The night before our last regular season home game I watched The Dark Knight because it happened to be on TV. Similar to when Pink Floyd is on the radio, I can never turn Batman off the TV if it’s on.
There aren’t many movies that can take me away from my cell phone, or my selfie phone as I like to refer to it now, but Batman hits me where it matters – right in the feels.
When I was little, I had a streak of about five years where I was Batman for Halloween. Not Cat Woman. Not Poison Ivy (as if anyone would be her anyway) and certainly not Vicki Vale. (I don’t even count Batgirl, sorry). I was Batman. I was a superhero. And that image as a six-year-old has rarely escaped my mind.
That image is something I’ve taken seriously, but mostly on the field. I mean sometimes I feel pretty good about myself when I can help my cat unhook his claw from the blanket, but realistically, he can get it himself if he really wanted to.
When I think of saving the day, I think of scoring the winning goal or clearing a ball off the goal line (I did it once, it was AWESOME); making a diving save or a big time tackle on a breakaway – or slotting the ball across the goal so that a teammate can easily help you save the day.
It’s a special feeling. To contribute to something bigger than yourself. To see the look on your teammate’s faces and hear the cheers from the crowd, that tell you how much they appreciate what you just did.
When the banner came up of the Thorns as superheroes - all I could think was, holy shit. Then I turned in circles hoping to see my own cape. I realized after a few spins that it wasn’t physically there, but it’s always there in my mind and in my heart.
Then I thought…
Knowing that our fans think that of us, that they believe in us so much as to think we are superhero-like, is one of the best compliments we can get as an athlete. (FYI: The other one is “you’re really pretty”).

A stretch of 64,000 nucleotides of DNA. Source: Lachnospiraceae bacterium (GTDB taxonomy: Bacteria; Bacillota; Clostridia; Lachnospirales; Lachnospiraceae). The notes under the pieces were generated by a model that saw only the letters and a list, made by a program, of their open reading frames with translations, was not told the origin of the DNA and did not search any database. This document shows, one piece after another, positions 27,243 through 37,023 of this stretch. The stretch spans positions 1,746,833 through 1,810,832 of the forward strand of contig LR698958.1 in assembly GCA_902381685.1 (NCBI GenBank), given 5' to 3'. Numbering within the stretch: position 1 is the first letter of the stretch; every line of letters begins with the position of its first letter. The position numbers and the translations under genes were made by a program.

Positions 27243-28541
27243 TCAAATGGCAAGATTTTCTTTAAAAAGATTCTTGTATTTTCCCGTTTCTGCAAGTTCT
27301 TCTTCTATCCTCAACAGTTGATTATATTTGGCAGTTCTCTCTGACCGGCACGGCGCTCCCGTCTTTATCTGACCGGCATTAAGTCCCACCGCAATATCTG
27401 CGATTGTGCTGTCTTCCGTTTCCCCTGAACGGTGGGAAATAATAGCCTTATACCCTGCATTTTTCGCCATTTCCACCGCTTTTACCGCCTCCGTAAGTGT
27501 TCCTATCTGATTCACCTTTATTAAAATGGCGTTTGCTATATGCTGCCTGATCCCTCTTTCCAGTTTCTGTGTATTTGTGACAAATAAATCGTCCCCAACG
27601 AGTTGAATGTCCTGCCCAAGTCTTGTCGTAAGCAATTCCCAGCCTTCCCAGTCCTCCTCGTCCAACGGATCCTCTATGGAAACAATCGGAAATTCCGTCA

The funny thing about our fans, especially the Rose City Riveters, is that they are our Alfred Pennyworths. They make us feel more like superheroes than any goal, save or tackle could. The support that they and the city of Portland have shown us this season is something so special that even I struggle to find the words.
But let me try.
Imagine doing what you love for a living. Then imagine 15,000 people cheering you on every time you land a plane or publish a book. Or whatever it is you love doing.
Then imagine your competitor trying to bring you down. And those same 15,000 people standing behind you saying “no, honey, you need to take a step back, this is our house.” And that happening every single day. And even if you make a mistake on the job, like the best friend that will always tell you “you were too good for Zac Efron anyway”, they will show you unconditional love like you’ve never experienced.
When someone has your back, you truly feel like you can do anything. Your superhero superpower is invincibility. You’re untouchable. Being on a field competing in an arena like professional sports, there’s nothing more powerful.
This superhero feeling was confirmed this morning at the airport.
The woman checking us in recognized us – I’ll assume it’s because we were wearing Portland Thorns gear though, because I wasn’t wearing my headband (Side note: at times I don’t even recognize me without my headband). She told us that we had inspired her granddaughter to play soccer again after previously quitting to run cross country.
I’m sure some of it was from being up so early without having had a coffee, but my blank stare was that of pure flattery.
We might not be the superheroes that save the world. But we sure as hell are trying to be the superheroes that bring home a championship for the fans that have made us who we are and even more so, for the ones that want to be who we are.
So for all the Portland Thorns fans, in Portland and all over the world, thank you for making our regular season so special and so memorable. Many of us have craved that kind of support for a long ass time. It’s my hope that we can build on it, so the young ones can have it even better than we have had.